by Greg Beatty
In a long and event-filled
career spanning electric blues to the psychedelic era,
Matthew Kelly has played with some music’s legendary figures, including B.B. King, Willie Dixon, John Lee Hooker,
Albert Collins, Bobby Bland, Luther Tucker and Mel Brown and more. But his biggest claim to fame was performing with the Grateful Dead, one of the most respected rock bands of all time. Now happily settled in Pattaya, Matthew can still be persuaded to turn out for the occasional gig, as he did recently at the Royal Varuna Yacht Club
Decades ago Kelly played blues harp on three Grateful Dead albums and in several of the group’s New Year Eve concerts. Before that he was the only white guy in otherwise all-black bands,
People talk of their lives in metaphors – journeys, roads taken, or to use a Grateful Dead metaphor, strange trips. In Kelly’s case, odyssey is most apt.
traveling the dusky roads of the Chitlin Circuit. Club owners sold chitlins and other soul food from their kitchens. Whisky was sold by the bottle, not by the glass, and the bouncers weighed 300 pounds and carried two pistols.
People talk of their lives in metaphors – journeys, roads taken, or to use a Grateful Dead metaphor, strange trips. In Kelly’s case, odyssey is most apt. An odyssey is distinct from other journeys. An odyssey doesn’t have an end; there’s no going back to the beginning. It’s an extended intellectual or spiritual quest marked by whirly changes of fortune and devils at the crossroad.
With every new fork in the road, you take it, and keep going onward. There was the night Kelly performed at a house party hosted by Sonny Barger, outlaw biker and founding member of the Oakland, California chapter of the Hells Angels Motorcycle Club.
Kelly and his band were scheduled to play from 8 p.m. to midnight, followed by the Doobie Brothers. When the Doobie Brothers arrived, the bikers, more than one hundred of them, were snorting white meth powder off of daggers. The Doobies Scooby-dooby doo-ed out the door without time for apologies.
Kelly and his band took the stage for another set. “When we finished,” says Kelly, “they brandished their fists like mallets demanding us to snort off their daggers and play on. I was terrified for my life. They made us play until 9 a.m. We had to recycle songs endlessly making up gibberish lyrics on the spot.”
Later there were tours fronting for Aerosmith, the Eagles, Eric Clapton, ELO, and Ritchie Blackmore. It’s easy to go down rabbit holes while Kelly reminisces. Back to the Here and Now.
Tales from Varuna
A cool breeze blows in from the Gulf of Thailand on this New Year’s Eve. Kelly sits behind a percussion kit with Bobby Parrs on guitar to usher in 2023. The duo plays easygoing cover songs with a jazzy fusion in front of 50 or so sailing families, nary a few who could name one Grateful Dead song or know the difference between a chitlin and a chicklet.
Kelly gushes with tales between sets. He regales with stories through several epochs of American culture. His life is a highlight reel of daring do.
Kelly, and his wife Mary have resided here for more than twenty years. They founded the Amicus Foundation of Thailand, a non-profit organization that provides educational opportunities for children and works with impoverished communities. Kelly plays small gigs occasionally, such this New Year’s Eve, and he’s working on an album that combines new songs with songs from his vault.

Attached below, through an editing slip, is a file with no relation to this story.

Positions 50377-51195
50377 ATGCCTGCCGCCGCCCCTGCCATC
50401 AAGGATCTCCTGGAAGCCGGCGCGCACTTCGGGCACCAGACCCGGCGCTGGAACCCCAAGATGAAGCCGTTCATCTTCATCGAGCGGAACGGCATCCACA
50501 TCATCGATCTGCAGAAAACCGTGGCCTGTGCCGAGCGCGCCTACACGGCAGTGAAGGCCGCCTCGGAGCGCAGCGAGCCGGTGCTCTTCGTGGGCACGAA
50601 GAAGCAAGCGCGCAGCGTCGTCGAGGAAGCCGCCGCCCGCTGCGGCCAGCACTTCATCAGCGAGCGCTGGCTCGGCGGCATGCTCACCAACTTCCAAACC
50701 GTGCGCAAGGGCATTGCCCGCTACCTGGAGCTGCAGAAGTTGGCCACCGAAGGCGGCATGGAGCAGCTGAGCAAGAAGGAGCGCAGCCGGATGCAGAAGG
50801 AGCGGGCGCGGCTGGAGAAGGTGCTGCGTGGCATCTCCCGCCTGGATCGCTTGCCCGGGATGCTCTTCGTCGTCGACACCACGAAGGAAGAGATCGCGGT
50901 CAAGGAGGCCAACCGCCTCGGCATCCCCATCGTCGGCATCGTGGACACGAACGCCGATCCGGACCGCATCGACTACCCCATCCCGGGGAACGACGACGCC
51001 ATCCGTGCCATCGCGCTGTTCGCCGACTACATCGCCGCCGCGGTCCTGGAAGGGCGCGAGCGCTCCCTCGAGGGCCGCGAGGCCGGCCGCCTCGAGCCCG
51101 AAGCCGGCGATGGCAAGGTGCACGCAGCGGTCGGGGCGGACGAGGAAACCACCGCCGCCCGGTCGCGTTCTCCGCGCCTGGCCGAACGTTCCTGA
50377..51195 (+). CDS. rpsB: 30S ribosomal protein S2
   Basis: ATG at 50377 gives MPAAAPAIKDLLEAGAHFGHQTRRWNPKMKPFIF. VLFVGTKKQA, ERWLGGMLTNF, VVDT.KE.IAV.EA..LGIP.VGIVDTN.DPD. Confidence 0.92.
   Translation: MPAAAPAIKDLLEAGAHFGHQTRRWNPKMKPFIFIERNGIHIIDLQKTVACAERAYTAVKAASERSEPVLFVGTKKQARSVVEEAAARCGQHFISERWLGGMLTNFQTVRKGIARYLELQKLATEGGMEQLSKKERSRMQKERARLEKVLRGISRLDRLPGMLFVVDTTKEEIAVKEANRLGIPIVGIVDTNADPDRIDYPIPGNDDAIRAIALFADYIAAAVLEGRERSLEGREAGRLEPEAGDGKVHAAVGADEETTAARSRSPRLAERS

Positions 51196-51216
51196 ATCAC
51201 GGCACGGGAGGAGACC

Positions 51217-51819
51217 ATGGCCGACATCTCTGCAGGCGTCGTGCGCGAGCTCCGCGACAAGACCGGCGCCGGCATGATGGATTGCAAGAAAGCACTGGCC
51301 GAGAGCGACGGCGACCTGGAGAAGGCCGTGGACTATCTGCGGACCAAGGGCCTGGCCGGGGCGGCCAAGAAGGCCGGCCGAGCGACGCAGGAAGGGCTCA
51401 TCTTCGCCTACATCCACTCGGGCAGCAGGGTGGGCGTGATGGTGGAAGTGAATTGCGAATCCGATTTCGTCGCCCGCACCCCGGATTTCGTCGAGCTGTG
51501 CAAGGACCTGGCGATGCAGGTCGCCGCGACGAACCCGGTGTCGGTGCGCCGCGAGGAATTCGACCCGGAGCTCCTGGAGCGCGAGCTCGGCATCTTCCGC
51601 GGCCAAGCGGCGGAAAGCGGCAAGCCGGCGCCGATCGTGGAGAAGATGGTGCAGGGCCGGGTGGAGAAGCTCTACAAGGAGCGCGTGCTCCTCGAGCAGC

Trouble at the Border
Life starts over again and again for Kelly. Opportunity arises, he says yes, and sets sail. Reflecting on a low point from his youth, he faced a five-year prison sentence. “A friend and I were caught with a gunny sack of ganja at the Mexico-US border,” he says. “Marijuana is legal in California now, but back then it was a criminal offence. I was a good-looking lad. There’s no way I would have survived prison culture.”
Ironically, and with no connection to that border episode (but with a connection to Kelly’s friendship with Arizona Senator Barry Goldwater’s niece), Kelly’s biggest high was a treatment prescribed by John F. Kennedy’s doctor, the scandalous Max Jacobson, known as the original Dr. Feelgood. “He gave me a slurry of goodies to fix recurring headaches from an old rugby injury,” says Kelly. “The doctor said they’ll make me feel better than a wanting woman in satin sheets. He was right. I was spaced out for three days.”
There’s a Beatle in my Club
Kelly’s most honorable recognition was the Genesis Award for a song he co-wrote to raise environmental awareness in support of Julia Butterfly Hill, the woman who lived for two years in a 180-foot-tall, 1500-year-old California Redwood tree. Michael Jackson, Peter Gabriel, and Paul McCartney won the same award in other years.
Like a yo-yo, Kelly’s odyssey spins up and down from fortune to foible and back again. If there’s a pattern, it’s that he’s a magnet for very talented or troubled souls. Nearly everyone he’s met has a Wikipedia page.
Kelly’s partner in crime at the Mexico border was his childhood friend, Tim Hovey, a gap-toothed kid with big ears. Despite Hovey’s cranial features, or precisely because of them, he became a child actor. His debut was in a TV episode of Lassie. He went on to appear in movies starring
The boy’s family happened to be a household of musicians, The Soul Majestics. “I can play guitar and harp,” Kelly told them. They treated him like family. “They invited me to play along in the clubs
Charlton Heston and Lauren Bacall. Upon retirement from acting, Hovey became a road manager for Kingfish, a band that included members of the Grateful Dead.
Post Cards from Ouagadougou
Kelly still treasures a postcard he received from Hovey, postmarked from Upper Volta. “Tim traveled across sub-Sahara Africa and went to Ouagadougou, just because he liked the name.” Hovey’s wiki page says he committed suicide in 1989. Kelly believes the cause of death was accidental.
The boy’s family happened to be a household of musicians, The Soul Majestics. “I can play guitar and harp,” Kelly told them. They treated him like family. “They invited me to play along in the clubs. Kelly resigned from the dock works. He set out to play with blues musicians that influenced the Rolling Stones, Led Zeppelin, and other emerging bands from the UK.